Logan Marshall Green plays the title character.

Logan is a guy I used to work with at summer camp in Rhode Island many moons ago. We actually both got fired in tandem from said camp, but I'll save that one for the time-travel talk show circuit with Johnny Carson. We were never close buds, don't mean to suggest otherwise, but I've hell-yeah'd his career ever since. And not just because we used to work (and got fired) together, but because he's a hell of an actor. And - from my albeit limited perspective on the character - a hell of a choice to play Quarry. 

It's a shame the show got cancelled before they could really delve into the books. Collins wrote an episode ("His Deeds Were Scattered," ep6) and I look forward to seeing it.

When not writing books, Max Allan Collins is the president * of the burgeoning Catalan republic. 

 * I can't be the only one who sees this.


  1. (1) "An Erection On Every Page!" -- Now THAT would be a blurb.

    (2) Interesting to write a novel partially about a sleazy sex-mag publisher and then name him after yourself.

    (3) Is it possible to pretend that team of homosexual assassins is Wint and Kidd?

    (4) The Vietnam-vet-teamed-with-a-gay-man aspect sounds a bit like Joe R. Lansdale's "Hap and Leonard" books, which (I believe) came after this. Hmm...

    (5) "Quarry is concerned mainly with the ratio of soda-to-water in fountain drinks" -- This is a character I can get behind!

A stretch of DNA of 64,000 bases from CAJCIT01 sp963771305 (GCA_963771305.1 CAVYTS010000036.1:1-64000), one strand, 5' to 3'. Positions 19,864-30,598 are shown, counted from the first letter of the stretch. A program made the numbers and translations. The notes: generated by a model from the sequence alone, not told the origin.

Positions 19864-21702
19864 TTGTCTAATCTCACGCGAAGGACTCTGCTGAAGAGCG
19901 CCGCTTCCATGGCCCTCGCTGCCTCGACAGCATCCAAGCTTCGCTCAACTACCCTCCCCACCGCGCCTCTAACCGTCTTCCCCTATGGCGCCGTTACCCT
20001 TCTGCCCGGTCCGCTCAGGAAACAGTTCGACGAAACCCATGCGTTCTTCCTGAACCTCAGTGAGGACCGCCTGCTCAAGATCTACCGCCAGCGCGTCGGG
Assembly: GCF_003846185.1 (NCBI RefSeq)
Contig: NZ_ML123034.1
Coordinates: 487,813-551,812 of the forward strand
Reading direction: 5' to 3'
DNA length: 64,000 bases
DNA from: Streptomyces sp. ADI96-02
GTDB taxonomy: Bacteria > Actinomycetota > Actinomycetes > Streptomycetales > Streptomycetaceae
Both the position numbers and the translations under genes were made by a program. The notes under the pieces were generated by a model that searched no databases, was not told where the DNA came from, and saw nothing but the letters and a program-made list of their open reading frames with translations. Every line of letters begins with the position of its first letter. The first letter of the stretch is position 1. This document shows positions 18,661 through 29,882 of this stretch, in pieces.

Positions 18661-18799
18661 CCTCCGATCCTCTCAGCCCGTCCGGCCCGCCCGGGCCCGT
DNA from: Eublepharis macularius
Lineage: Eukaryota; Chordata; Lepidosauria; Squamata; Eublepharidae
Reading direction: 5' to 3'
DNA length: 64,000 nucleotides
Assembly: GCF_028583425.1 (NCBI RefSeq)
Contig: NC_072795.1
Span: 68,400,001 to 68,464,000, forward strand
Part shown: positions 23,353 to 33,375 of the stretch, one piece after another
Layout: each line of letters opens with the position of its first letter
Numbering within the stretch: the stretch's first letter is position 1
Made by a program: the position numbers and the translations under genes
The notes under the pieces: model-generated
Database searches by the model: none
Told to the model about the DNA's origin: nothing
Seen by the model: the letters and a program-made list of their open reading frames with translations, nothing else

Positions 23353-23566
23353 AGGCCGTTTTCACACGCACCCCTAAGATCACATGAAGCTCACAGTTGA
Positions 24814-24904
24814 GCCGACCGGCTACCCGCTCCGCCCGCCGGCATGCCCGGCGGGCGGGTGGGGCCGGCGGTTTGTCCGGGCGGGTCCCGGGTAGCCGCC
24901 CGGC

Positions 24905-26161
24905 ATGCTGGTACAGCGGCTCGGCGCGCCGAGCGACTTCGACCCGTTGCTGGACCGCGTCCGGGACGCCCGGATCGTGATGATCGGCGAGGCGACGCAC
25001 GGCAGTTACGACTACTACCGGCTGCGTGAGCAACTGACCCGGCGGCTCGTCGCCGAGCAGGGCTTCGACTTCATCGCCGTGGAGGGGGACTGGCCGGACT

(6) Oh, crap! I didn't realize until I got to this point in your post that that Cinemax show was semi-based on these books. I didn't see any of it, but it looked pretty good from the promos I saw.

    (7) El Presidente Collins! Absolutely.

    (8) These sound pretty awesome. I now have yet another series of books to want to read!

    1. (6) Review coming soon! It's pretty damn good, actually. Too bad it didn't catch fire.

      (7) Right?! Literally every time I see a news item on this, I think it's Max Allan Collins in the picture.

      (8) You and me both, brother.

  2. Somebody was kind enough to give me a copy of this novel, which I've just finished reading.

    New thoughts:

    (1) I thought it was great. I can't say for sure if I will read the other novels, but I wouldn't rule it out, and the temptation is strong.